Entertainment & Arts

'Gotye girl' Kimbra gets chance to shine

Image caption Kimbra says her distinctive look is "an extension" of her music

How do you follow up a guest spot on one of the year's biggest-selling pop records? New Zealand-born singer Kimbra is trying.

"Now and then I think of all the times you screwed me over. But had me believing it was always something that I'd done.

"But I don't wanna live that way, reading into every word you say.

"You said that you could let it go, and I wouldn't catch you hung up on somebody that you used to know..."

As calling cards go, you could hardly ask for better than Gotye's international chart-topper Somebody That I Used to Know.

The slow-burning, xylophone-driven ballad reached number one in 11 countries and made its Belgian-Australian creator a household name - in those households who knew how to pronounce it.

For many, however, the track owed much of its power to guest vocalist Kimbra, whose central interjections - printed above - provided a female counterpoint to its chronicle of estrangement and disillusion.

It hardly hurt that the song was accompanied by a highly memorable video featuring its two singers in body paint that made them blend seamlessly with a wall mosaic behind them.

'Ready to scream'

"It was gruelling," says Kimbra of the 23 hours it took to prepare her and Gotye ("goat-tee-yay") for the video. "I'd had experience with body paint before but this was crazy.

"By the end of it we were ready to scream at each other - which is maybe why it worked so well as a performance."

In addition to the tedium and discomfort, the 22-year-old also had to contend with being naked in front of an unfamiliar film crew.

"But you soon get past that and it becomes more of a mental challenge," she continues. "It's kind of meditative. You have to stand there and focus on not moving."

Image caption Gotye (left) and Kimbra sported body paint in the Somebody... video

Kimbra, whose surname is Johnson and who hails from Hamilton in New Zealand, has her own theories as to why the single made such an impact worldwide.

"It came along at a time when people wanted to hear something different on the radio," she tells the BBC News website. "I think people were craving something a little more honest.

"And it also captured an emotion that everyone has felt. Everybody has been in that situation when they have felt estranged from someone, and Gotye found the words to say that in a way they could relate to."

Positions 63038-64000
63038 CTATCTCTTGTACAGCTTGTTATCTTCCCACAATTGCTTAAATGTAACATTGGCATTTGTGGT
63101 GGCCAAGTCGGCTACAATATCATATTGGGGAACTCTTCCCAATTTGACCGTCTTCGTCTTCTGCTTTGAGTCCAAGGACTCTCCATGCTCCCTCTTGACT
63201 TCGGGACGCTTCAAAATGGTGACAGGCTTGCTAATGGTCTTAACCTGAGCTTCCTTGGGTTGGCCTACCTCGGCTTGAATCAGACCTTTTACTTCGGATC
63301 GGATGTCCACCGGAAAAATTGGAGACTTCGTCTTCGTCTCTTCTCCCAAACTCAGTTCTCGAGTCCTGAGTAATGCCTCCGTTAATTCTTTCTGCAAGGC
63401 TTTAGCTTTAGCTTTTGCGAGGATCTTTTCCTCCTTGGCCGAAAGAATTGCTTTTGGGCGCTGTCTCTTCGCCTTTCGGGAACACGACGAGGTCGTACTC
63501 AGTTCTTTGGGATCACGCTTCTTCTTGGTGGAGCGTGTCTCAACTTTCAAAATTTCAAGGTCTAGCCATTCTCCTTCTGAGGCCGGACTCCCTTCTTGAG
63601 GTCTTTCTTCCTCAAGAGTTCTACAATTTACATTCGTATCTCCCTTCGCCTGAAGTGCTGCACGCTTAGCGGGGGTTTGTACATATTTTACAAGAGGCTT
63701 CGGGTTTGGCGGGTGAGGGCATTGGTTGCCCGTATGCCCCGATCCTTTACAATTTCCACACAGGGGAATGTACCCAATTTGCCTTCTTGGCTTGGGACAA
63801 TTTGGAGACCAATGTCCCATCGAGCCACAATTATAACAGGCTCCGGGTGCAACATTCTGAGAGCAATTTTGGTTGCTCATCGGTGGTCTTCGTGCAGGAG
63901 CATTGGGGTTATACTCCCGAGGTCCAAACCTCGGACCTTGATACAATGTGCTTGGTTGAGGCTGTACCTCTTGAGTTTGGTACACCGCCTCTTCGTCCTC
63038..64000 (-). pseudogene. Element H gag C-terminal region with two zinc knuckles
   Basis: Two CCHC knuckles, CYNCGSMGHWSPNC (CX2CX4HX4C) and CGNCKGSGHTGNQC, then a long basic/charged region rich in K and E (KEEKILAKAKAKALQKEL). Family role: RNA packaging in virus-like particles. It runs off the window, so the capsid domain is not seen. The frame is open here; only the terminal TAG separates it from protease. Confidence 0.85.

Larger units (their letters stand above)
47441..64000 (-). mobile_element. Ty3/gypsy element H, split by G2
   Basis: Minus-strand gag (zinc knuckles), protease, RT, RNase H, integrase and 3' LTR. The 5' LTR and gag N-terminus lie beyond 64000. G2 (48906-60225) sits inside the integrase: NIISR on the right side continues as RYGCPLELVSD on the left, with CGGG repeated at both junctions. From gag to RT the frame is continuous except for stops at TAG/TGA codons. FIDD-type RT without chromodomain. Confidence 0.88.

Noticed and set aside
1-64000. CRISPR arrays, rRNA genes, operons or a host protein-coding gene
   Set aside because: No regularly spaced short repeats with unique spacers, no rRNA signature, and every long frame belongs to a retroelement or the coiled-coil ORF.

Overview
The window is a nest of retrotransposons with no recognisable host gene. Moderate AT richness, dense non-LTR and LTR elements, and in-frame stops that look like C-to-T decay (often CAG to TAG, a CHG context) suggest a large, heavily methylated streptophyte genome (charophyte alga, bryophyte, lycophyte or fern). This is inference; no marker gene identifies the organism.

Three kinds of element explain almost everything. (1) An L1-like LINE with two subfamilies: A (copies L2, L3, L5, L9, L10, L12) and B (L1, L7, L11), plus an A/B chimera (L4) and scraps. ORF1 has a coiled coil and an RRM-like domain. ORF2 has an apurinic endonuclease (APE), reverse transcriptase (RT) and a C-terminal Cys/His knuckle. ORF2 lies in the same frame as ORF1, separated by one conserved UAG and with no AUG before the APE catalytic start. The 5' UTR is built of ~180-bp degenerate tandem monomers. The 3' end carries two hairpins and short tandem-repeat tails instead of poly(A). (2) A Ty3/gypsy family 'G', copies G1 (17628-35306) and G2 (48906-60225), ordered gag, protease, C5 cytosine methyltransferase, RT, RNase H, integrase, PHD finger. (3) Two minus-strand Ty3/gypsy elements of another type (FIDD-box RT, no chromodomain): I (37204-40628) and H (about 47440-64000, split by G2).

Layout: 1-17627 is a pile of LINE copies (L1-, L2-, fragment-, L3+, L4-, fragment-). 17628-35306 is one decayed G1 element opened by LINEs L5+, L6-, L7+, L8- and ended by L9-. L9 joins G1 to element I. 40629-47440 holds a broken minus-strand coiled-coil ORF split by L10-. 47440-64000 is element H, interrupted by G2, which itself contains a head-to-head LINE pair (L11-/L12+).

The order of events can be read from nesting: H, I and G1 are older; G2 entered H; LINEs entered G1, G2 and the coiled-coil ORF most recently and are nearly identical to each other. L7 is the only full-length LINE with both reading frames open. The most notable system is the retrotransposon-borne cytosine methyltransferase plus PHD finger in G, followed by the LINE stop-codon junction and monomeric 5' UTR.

With her raven-black bob, retro style and flamboyant fashion sense, Kimbra has already drawn comparisons with artists as diverse as Bjork, Katy Perry and Amy Winehouse.

Yet the singer says there is nothing calculated in her appearance. "I don't think there was a moment when I sat down and mapped out what my look was going to be," she explains.

"I've always had a flair for colour and clashing patterns and I've always enjoyed vintage shopping, long before I was doing music for a living."

The old-school style extends to the songs on Kimbra's debut album Vows, many of which display a jazzy and soulful feel ideally suited to her smoky, blues-tinged voice.

Image caption Kimbra's colourful style has been compared to that of US star Katy Perry

Yet those vocals prove equally adept at warbling upbeat, poppy tracks like Cameo Lover, a joyful floor-filler with an infectious chorus, and more experimental songs like her current single Two Way Street.

"Prince has been a big influence in terms of musicality and zaniness," says the singer, whose other inspirations include Billie Holliday, Ella Fitzgerald and Minnie Riperton.

"There's also a Japanese producer called Cornelius who I've been very inspired by. He's really into syncopation and layers and depth."

Kimbra, who can be seen this week at the Union Chapel in north London, has entered the music industry at a time when it faces threats from declining sales and digital piracy.

Having worked on Vows since she was 17, though, she refuses to be downcast. "I still believe people will pay for music if they really believe in it," she says.

"The industry is always changing but I think we'll come out OK. We just have to find new forward-thinking ways of placing value on music.

"One thing that will never change will be the demand for live performance. Maybe it's a call to us to step that up and make it even more of an amazing experience."

Kimbra performs at the Union Chapel in London on Wednesday 19 September. Her debut album Vows is available from Warner Bros Records.

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